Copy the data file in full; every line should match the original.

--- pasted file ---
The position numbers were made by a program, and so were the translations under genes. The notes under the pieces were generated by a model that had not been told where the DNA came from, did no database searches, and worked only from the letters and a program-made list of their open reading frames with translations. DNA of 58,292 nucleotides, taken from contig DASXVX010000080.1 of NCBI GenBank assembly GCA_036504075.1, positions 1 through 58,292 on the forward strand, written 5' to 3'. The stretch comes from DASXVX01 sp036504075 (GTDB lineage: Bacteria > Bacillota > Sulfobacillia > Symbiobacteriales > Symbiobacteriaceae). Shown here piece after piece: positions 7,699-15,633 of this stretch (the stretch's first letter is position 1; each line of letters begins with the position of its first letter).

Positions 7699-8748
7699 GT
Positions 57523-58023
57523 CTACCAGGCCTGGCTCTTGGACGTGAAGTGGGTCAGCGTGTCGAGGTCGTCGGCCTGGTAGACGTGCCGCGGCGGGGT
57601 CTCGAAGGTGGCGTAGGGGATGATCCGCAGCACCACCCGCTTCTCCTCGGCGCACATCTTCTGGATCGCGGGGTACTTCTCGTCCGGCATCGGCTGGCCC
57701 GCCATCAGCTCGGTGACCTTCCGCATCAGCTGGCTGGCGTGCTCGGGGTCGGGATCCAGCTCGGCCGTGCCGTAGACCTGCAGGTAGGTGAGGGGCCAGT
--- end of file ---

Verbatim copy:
The position numbers were made by a program, and so were the translations under genes. The notes under the pieces were generated by a model that had not been told where the DNA came from, did no database searches, and worked only from the letters and a program-made list of their open reading frames with translations. DNA of 58,292 nucleotides, taken from contig DASXVX010000080.1 of NCBI GenBank assembly GCA_036504075.1, positions 1 through 58,292 on the forward strand, written 5' to 3'. The stretch comes from DASXVX01 sp036504075 (GTDB lineage: Bacteria > Bacillota > Sulfobacillia > Symbiobacteriales > Symbiobacteriaceae). Shown here piece after piece: positions 7,699-15,633 of this stretch (the stretch's first letter is position 1; each line of letters begins with the position of its first letter).

Positions 7699-8748
7699 GT
Positions 57523-58023
57523 CTACCAGGCCTGGCTCTTGGACGTGAAGTGGGTCAGCGTGTCGAGGTCGTCGGCCTGGTAGACGTGCCGCGGCGGGGT
57601 CTCGAAGGTGGCGTAGGGGATGATCCGCAGCACCACCCGCTTCTCCTCGGCGCACATCTTCTGGATCGCGGGGTACTTCTCGTCCGGCATCGGCTGGCCC
57701 GCCATCAGCTCGGTGACCTTCCGCATCAGCTGGCTGGCGTGCTCGGGGTCGGGATCCAGCTCGGCCGTGCCGTAGACCTGCAGGTAGGTGAGGGGCCAGT